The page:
Cannabis stocks luring retail investors away from other sectors

May 28, 2019
The overwhelming majority of respondents to a survey by KCSA Strategic Communications say they’ve made money on the cannabis boom, but the firm expresses caution for the future

A significant percentage of retail investors are pulling their money from existing investments to buy cannabis stocks, according to new research from KCSA Strategic Communications.

Exactly half of the 250 retail investors surveyed by KCSA say they have taken money out of other companies to invest in cannabis companies. Nine out of 10 investors in cannabis say that they have made money doing so.

Equity research on the pharmaceutical and recreational cannabis industries has suggested a potential combined value of between $100 bn and $146 bn. KCSA’s research shows that the retail investors surveyed are equally interested in investments in medical, recreational and Cannabidiol (CBD) cannabis companies.

The plant was decriminalized in Canada in October 2018, and investors have been able to capitalize on the growth of companies such as Canopy Growth Corp and Aurora Cannabis. It remains federally illegal in the US, but state regulations have softened in recent years, with residents in 10 states and the District of Columbia now allowed to possess recreational cannabis.

Speaking to IR Magazine last month, Mark Lakmaaker, vice president of investor relations at Aurora Cannabis, explained that the company’s market cap has grown from around C$60 mn to C$12 bn (from $45 mn to $9 bn) since he started working for the company in November 2017.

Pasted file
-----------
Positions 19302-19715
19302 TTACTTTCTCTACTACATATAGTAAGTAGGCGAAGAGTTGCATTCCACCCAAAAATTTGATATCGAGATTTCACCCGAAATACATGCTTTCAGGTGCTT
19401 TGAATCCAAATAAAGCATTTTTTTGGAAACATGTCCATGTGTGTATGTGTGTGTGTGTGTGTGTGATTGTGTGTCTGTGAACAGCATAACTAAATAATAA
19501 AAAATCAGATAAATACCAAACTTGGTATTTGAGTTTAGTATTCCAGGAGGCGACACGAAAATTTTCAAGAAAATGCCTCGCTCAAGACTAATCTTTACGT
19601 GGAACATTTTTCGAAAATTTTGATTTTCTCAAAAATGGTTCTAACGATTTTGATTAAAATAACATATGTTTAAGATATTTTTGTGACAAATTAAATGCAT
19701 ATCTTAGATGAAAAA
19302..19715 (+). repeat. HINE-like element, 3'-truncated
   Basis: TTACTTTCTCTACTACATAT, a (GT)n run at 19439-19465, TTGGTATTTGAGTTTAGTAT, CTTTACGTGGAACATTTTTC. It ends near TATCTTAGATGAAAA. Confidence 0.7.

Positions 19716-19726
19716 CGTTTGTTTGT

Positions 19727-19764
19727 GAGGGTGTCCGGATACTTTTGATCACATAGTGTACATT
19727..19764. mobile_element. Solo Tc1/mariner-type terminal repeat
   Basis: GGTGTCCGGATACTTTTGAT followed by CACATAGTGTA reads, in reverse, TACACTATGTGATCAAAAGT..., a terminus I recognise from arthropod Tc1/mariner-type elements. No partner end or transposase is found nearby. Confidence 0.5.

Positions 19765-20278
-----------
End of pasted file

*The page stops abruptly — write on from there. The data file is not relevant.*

These are the kind of success stories that Todd Fromer, managing partner at KCSA, says are driving retail investors into cannabis stocks. ‘Cannabis is drawing the attention of the retail investor,’ Fromer tells IR Magazine. ‘It’s become pervasive in the media. CNBC is covering it on an almost daily basis, and it’s regularly covered in the New York Post and New York Daily News. You can walk into your grocery store in New York and see CBD products.’

Fromer cites Canopy Growth Corp’s planned $3.4 bn acquisition of Acreage Holdings as an example of the deals that are filling airtime and column inches in the financial press.

While many of the retail investors surveyed by KCSA were willing to withdraw from other stocks to invest in cannabis, there’s an enthusiasm to remain invested in cannabis for some time. Of the respondents that invest in cannabis, 80 percent plan to hold their investments for between one and 10 years.

‘Retail investors are very emotional and you have to look at their mindset,’ Fromer says. ‘Their stocks have done well and the market has done incredibly well. The last couple of years the index is up a couple of hundred percent.’

A note of caution

KCSA’s survey reveals that 40 percent of respondents own 10 or more cannabis companies. The same percentage say that cannabis accounts for more than a quarter of their overall portfolio.

The majority of retail investors surveyed (84 percent) are not concerned that the cannabis industry is not federally legal, a fact that prevents institutions from investing in any companies that handle cannabis.

‘That’s an insane metric,’ Fromer says. He adds that the lack of concern from retail investors ‘speaks a little bit to [their] acumen when it comes to dissecting real risk in their investments.’

‘I was around in 2000 when the dot-com bubble burst and it’s ironic how many similarities there are here,’ he says. ‘One of the things that keeps me up at night is how quickly this industry ignited and whether the valuations are sustainable.’

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